The last strategy that will be incorporated is the use of writing. This writing will also be used as assessment of the unit. An anthology of poems will be collected and bound as a resource.  Students will show by writing themselves what it is that they have learned about the parts of poetry and comprehending the poems. All these strategies will be aimed at igniting writers.  The students will be involved in creating their own poems as a means of learning how poems are created and written. As an incentive, I hope to have students write their poems to music or bind a collection of poems in a big book.  As another rewarding incentive, I hope to invite our local poet, “Orlando White,“ into the classroom and have him actually read to the students.  I believe this will motivate the students and increase their interest when it comes to the modern poems that they will be required to read for their assessment.


Week 1: Elements of Poetry

The activities will follow in a sequential order to allow students to better grasplearning the important skills of poetry. The first week of the lesson, the objective is to have students identify the structural elements of poetry.  Students will begin to understand that poetry involves rhythms, verse, stanza, line, couplet, rhyme, alliteration, and figurative language. In order to learn structural elements, students will become familiar with key vocabulary words.  For the first couple of days, 30 minutes a day, vocabulary words will be displayed and labeled on a poem as a model for students to use as visual aid. After the third day, students will begin to dissect a poem to find the elements of a poem. Students will be asked how they know a poem looks like a poem.  What are the elements of a poem? I will model how to identify the elements of a poem.  As mentioned, nursery rhymes, Dr. Seuss and Shel Silverstein will be used to teach the elements of poetry. Students will work in groups and independently daily during the activities for reinforcement. Assessment will be given at the end of the first week.  The assessment will be in a written format where students will have to identify and label the elements of poetry. As an extension, students can take a multiple choice assessment as well to ensure consistency of the retention.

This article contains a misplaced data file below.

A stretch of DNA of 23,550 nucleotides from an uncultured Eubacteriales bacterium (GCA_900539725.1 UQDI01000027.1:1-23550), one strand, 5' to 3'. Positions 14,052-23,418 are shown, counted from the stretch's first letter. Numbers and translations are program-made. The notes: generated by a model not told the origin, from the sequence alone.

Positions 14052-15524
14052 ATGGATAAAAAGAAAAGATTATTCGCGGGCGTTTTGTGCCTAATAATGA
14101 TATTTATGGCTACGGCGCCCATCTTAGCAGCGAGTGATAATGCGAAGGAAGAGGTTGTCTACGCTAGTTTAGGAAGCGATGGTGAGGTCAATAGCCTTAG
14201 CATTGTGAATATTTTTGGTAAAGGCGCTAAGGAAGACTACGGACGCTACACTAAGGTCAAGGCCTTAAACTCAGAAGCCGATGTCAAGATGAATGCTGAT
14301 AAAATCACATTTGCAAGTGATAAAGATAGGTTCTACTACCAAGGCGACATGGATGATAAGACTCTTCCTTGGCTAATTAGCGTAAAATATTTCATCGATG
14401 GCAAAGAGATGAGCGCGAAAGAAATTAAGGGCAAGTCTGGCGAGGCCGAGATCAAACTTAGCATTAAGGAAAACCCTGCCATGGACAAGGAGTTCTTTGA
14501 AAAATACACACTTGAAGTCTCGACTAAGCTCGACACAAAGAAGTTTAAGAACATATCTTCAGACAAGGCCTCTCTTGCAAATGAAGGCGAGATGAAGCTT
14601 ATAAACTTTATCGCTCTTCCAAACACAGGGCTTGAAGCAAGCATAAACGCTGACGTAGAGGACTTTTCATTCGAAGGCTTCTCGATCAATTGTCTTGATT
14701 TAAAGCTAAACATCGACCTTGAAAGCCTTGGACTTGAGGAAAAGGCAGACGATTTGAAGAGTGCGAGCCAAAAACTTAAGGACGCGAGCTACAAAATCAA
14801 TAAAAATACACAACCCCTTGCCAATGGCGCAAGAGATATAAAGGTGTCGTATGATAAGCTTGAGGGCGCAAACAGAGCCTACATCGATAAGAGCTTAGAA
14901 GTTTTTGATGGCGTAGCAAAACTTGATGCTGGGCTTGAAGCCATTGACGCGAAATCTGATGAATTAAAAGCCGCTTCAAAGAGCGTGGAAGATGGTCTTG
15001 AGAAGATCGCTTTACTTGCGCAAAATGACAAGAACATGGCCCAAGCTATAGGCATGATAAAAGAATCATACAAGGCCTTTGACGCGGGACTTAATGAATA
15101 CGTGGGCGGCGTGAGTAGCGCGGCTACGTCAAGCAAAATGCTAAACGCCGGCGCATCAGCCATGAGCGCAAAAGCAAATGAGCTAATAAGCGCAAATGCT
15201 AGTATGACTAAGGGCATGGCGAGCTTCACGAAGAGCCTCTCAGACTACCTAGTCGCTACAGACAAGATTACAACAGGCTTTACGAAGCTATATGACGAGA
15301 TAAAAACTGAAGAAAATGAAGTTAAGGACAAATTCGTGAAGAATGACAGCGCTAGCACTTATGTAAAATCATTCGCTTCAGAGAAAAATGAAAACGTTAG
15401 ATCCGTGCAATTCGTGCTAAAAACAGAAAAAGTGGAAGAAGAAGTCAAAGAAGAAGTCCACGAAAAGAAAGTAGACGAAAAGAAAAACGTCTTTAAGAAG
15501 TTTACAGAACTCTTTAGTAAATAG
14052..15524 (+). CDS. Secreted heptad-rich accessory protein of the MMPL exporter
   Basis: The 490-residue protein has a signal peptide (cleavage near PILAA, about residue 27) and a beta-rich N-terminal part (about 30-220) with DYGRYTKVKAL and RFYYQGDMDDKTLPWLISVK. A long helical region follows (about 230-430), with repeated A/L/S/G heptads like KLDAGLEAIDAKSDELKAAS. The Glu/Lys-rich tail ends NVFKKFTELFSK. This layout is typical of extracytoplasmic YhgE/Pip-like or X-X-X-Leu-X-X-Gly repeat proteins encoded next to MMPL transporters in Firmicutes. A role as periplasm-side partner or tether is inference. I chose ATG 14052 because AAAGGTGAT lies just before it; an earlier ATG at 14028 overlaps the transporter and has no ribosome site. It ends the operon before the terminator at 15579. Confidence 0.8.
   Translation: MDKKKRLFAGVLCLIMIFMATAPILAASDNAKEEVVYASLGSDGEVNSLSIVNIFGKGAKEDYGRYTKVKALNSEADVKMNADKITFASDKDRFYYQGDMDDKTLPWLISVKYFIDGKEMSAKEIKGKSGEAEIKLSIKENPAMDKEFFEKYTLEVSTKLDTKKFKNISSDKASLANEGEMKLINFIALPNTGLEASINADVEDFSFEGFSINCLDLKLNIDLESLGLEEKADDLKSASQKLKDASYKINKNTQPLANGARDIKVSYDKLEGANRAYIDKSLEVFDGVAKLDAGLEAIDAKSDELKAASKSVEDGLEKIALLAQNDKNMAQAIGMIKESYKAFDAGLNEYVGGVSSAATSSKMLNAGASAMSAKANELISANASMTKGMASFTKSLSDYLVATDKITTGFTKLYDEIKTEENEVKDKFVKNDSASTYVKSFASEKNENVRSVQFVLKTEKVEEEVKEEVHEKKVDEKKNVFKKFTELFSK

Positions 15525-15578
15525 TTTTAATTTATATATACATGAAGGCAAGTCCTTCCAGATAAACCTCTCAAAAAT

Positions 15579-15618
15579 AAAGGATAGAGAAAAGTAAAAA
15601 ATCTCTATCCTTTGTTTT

In addition to the first week’s activity, the class will invite a local poet, Orlando White, who is an instructor at the local college, to give a demonstration of what poetry is. He will reinforce how poems are written and discuss the components of a poem. He will also elaborate on how he became a poet himself, what got him interested in writing poems.  He could share some insights on what makes a poem a poem, as well as discuss the forms of poems.

Week 2: Comprehension of Poetry